What You Should Know About Escrow, Mortgage Insurance & Homeowners Insurance
When purchasing your home, whether it’s your first, second, third, or so on, there are always new terms to learn or relearn, and that’s only to be expected. Let’s focus specifically on the following trifecta of terms – PMI, Homeowners Insurance, and Escrow – and help you gain a better understanding of the three.
What is Personal Mortgage Insurance?
It’s no secret that the vast majority of people finance their homes through mortgages. And depending on how much money people put down toward the purchase of their home, they might be required to carry Personal Mortgage Insurance (PMI). But PMI is not the same as homeowners insurance, and it’s important to know the difference.
What is PMI?
Personal Mortgage Insurance (PMI) is a monthly insurance payment you’ll make if you put less than 20% down on your home. It protects your lender in the event you default (not repay) on your loan. It’s not an optional form of mortgage insurance, like some other mortgage insurance plans. The amount you’ll pay every month for your PMI depends on your lender and how much of a deposit you’ve put down on your home.
PMI vs. Homeowners Insurance
Homeowners insurance protects the home and its contents for both the borrower and the lender against qualifying events (such as fires or storms), while mortgage insurance solely protects the lender against borrower default.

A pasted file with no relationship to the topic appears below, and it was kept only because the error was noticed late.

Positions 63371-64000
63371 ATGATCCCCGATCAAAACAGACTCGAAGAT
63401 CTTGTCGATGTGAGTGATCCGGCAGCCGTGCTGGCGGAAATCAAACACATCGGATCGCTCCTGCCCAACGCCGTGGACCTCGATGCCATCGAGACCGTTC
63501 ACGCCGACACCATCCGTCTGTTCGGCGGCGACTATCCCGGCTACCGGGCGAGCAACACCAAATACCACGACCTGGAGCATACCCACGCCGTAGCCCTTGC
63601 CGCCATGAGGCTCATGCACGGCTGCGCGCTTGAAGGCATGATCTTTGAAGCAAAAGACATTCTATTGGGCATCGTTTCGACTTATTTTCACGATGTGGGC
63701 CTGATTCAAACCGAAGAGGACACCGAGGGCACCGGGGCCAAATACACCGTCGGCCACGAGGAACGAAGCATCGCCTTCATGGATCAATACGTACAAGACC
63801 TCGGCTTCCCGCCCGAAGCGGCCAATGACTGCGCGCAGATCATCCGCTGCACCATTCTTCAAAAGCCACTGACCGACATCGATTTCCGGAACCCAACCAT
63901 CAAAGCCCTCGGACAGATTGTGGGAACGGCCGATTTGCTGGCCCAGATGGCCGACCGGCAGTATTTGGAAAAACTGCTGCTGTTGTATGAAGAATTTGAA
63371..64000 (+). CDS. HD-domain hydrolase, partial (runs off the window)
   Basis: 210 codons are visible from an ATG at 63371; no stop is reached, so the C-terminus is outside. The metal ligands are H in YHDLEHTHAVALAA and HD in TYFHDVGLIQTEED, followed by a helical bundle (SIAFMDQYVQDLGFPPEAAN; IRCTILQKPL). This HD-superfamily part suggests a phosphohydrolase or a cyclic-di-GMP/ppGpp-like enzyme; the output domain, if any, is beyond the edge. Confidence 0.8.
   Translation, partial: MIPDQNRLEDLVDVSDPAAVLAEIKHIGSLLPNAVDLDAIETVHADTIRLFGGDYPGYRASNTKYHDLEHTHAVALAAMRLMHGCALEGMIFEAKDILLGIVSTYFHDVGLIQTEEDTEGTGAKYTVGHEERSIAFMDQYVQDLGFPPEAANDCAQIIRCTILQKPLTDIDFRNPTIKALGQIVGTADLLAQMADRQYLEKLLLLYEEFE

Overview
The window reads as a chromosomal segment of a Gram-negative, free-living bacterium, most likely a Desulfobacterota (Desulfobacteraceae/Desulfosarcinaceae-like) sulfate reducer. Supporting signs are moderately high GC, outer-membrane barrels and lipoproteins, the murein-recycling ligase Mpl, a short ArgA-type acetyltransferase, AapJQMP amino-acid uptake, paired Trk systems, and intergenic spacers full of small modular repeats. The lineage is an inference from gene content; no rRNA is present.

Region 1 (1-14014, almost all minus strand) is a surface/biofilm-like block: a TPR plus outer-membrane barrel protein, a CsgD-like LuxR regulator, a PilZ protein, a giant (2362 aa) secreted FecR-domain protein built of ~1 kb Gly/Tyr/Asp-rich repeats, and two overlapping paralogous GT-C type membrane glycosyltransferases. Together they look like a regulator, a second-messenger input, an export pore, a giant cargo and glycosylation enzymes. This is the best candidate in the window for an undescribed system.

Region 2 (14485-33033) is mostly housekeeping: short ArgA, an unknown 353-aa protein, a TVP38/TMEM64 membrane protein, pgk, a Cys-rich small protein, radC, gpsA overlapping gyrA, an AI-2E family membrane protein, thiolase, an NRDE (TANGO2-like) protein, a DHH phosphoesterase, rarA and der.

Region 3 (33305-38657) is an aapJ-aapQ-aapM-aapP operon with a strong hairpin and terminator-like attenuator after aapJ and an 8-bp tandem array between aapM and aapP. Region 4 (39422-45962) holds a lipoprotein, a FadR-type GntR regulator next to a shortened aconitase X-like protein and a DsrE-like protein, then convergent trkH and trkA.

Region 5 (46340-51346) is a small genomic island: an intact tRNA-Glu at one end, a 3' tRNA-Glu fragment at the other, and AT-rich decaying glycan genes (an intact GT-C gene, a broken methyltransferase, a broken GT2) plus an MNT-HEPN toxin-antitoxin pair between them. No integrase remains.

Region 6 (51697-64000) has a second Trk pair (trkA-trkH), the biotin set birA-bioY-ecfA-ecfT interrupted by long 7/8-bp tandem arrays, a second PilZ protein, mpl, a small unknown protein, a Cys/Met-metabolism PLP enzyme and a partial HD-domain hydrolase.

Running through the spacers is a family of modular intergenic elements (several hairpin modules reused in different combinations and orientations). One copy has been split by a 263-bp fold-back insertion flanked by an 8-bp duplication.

What is Escrow?
Escrow is a crucial element of any mortgage. It is the process by which a third party mediates a real estate deal – holding money and property until the two sides agree that all the conditions have been met for a sale to close. After you close, your mortgage payment may still include money to an escrow account to help the borrower manage PMI, homeowners insurance, and annual property taxes. However, you may choose to manage some of those costs in other ways.
If I have PMI, should I refinance?
For those borrowers who carry PMI, they know it’s an extra amount of money they’d rather keep each month. And there are times you might be able to reduce the amount, such as if you refinance. With mortgage rates near historic lows, refinancing your mortgage could be a smart move. If your credit score has improved or your home equity has increased since the initial purchase of your home, by refinancing you may now have 20% equity in your home. And dropping your PMI might actually cost you substantially less than what you’re currently paying. With refinancing, you’ll definitely want to weigh the closing costs against your potential savings from the new loan terms and eliminating PMI.
We hope you have a clearer and more confident grasp on what PMI, Homeowners Insurance, and Escrow are. All three are common and important to countless borrowers across the country, which is why we want more folks to understand them better. After all, the more knowledgeable you are, the more confident you can be in making the right decision for you.